Thanks for your enquiry about our postgraduate programmes. We are certainly willing to consider applicants with a degree in a different subject, and your background in philosophy looks like it would be compatible with the prerequisites for our Master of Futile Studies programme. I should observe, however, that it is very windy on our campus, so your proposed enquiry into whether a falling tree makes a sound may be tricky to ascertain reliably. We should also warn you that, in order to avoid replicating the mistakes of Easter Island and Donal Rusk Currey, we have a rigorous policy to protect the trees on our campus, and you will require a special permit and ethics approval to fell any of our trees for research purposes. You may find it helpful to make a campus visit before committing to your project.

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    In the U.S., including those degrees would seem rather strange... Commented Aug 9, 2019 at 23:47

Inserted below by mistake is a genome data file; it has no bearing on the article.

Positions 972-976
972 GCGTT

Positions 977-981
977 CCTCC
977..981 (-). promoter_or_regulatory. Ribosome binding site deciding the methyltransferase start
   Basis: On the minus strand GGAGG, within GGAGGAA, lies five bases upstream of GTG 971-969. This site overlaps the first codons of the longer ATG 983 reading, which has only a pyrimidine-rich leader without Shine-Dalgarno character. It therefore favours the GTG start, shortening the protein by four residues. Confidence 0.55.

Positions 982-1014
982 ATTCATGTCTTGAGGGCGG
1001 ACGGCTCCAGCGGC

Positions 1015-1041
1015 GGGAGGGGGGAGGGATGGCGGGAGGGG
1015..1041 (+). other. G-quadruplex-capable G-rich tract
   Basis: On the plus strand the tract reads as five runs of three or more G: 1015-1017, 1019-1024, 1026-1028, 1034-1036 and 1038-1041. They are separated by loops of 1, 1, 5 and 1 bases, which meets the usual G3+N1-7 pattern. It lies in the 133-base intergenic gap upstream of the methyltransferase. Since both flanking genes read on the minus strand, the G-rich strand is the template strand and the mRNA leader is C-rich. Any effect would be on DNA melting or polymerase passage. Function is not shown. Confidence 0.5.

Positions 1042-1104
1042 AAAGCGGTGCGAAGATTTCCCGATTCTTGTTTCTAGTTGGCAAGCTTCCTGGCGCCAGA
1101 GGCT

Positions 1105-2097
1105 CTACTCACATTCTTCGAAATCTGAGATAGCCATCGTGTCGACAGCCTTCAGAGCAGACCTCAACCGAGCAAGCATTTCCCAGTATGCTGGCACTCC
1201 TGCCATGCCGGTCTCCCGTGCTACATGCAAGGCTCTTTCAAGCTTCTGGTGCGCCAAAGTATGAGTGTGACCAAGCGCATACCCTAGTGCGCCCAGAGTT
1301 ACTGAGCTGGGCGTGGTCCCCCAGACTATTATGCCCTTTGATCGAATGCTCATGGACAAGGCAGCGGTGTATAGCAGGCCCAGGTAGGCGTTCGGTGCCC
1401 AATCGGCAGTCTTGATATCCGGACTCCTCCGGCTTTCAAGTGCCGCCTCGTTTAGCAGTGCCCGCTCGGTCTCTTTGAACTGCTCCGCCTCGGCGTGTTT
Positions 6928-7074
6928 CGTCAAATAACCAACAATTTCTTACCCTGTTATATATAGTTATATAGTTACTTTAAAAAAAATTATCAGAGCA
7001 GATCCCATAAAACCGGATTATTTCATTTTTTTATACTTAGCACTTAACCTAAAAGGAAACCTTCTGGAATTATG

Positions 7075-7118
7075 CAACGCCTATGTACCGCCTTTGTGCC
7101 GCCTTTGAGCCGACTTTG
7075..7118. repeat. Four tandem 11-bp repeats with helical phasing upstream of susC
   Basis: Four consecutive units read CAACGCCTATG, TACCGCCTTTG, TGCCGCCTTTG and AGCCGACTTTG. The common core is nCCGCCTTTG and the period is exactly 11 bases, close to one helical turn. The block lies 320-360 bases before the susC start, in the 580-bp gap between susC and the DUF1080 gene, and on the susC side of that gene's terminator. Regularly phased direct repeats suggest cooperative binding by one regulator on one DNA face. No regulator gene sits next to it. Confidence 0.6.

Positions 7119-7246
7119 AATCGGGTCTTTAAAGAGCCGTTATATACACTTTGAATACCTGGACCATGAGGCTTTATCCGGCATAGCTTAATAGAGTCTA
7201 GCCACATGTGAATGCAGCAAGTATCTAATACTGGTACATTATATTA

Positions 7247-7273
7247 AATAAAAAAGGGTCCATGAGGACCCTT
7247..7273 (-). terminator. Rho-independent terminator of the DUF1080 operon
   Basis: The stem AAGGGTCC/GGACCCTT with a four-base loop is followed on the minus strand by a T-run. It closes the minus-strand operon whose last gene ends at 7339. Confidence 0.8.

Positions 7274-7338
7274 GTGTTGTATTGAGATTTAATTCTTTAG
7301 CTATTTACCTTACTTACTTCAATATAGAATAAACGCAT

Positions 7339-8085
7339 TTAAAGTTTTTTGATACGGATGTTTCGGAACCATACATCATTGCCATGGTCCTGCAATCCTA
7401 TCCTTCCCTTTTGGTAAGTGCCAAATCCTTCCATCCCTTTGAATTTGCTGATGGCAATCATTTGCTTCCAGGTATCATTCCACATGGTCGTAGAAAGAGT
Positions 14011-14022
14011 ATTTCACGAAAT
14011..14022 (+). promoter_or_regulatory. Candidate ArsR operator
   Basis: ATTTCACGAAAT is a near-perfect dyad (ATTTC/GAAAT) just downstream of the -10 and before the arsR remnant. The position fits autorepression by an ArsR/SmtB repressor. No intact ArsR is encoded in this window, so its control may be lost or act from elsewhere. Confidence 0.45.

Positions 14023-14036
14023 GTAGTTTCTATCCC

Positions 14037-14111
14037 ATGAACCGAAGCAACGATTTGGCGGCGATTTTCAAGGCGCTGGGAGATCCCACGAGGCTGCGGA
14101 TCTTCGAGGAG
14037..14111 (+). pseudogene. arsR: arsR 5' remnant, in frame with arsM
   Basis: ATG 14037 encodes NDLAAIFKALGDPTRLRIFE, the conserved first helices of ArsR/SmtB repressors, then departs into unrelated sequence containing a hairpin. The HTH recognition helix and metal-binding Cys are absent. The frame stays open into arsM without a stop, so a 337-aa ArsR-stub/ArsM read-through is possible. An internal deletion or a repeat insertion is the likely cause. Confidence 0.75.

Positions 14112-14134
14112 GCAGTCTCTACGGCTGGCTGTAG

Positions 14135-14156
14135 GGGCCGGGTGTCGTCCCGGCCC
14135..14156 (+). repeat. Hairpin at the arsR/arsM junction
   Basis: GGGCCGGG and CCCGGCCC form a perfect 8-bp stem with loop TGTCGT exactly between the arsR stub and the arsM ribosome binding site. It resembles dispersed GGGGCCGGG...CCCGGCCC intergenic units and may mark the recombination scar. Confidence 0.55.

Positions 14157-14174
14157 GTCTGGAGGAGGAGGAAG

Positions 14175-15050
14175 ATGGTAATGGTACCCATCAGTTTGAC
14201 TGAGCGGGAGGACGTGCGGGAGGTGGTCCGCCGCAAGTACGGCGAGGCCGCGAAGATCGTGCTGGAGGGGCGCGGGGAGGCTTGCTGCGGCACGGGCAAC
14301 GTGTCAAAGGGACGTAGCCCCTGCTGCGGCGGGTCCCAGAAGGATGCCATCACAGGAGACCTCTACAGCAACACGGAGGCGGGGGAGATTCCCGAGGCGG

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    For what it's worth, when I was an admin on the us 15 years ago, having my email signature say "Ms X Y" wouldn't have seemed strange at all. Commented Aug 10, 2019 at 5:18
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    "Given that it is a far bigger faux pas to address somebody with a doctorate as Mr/Ms/&c" - really? I once collaborated with a senior UK academic who was also a Fellow of the Royal Society (which doesn't quite put him on the same level as Isaac Newton, but not so far off...) Everybody called him "Dave" - and that wasn't even his official first name, which was David.
    – alephzero
    Commented Aug 10, 2019 at 10:04
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    @alephzero The faux pas is referring to someone that is a stranger without previous contact with a title below theirs. For many people the use of a title is odd and they don't expect it to be used, but undergraduates are typically cautioned to be careful in case the person they correspond with is one who does care about their title.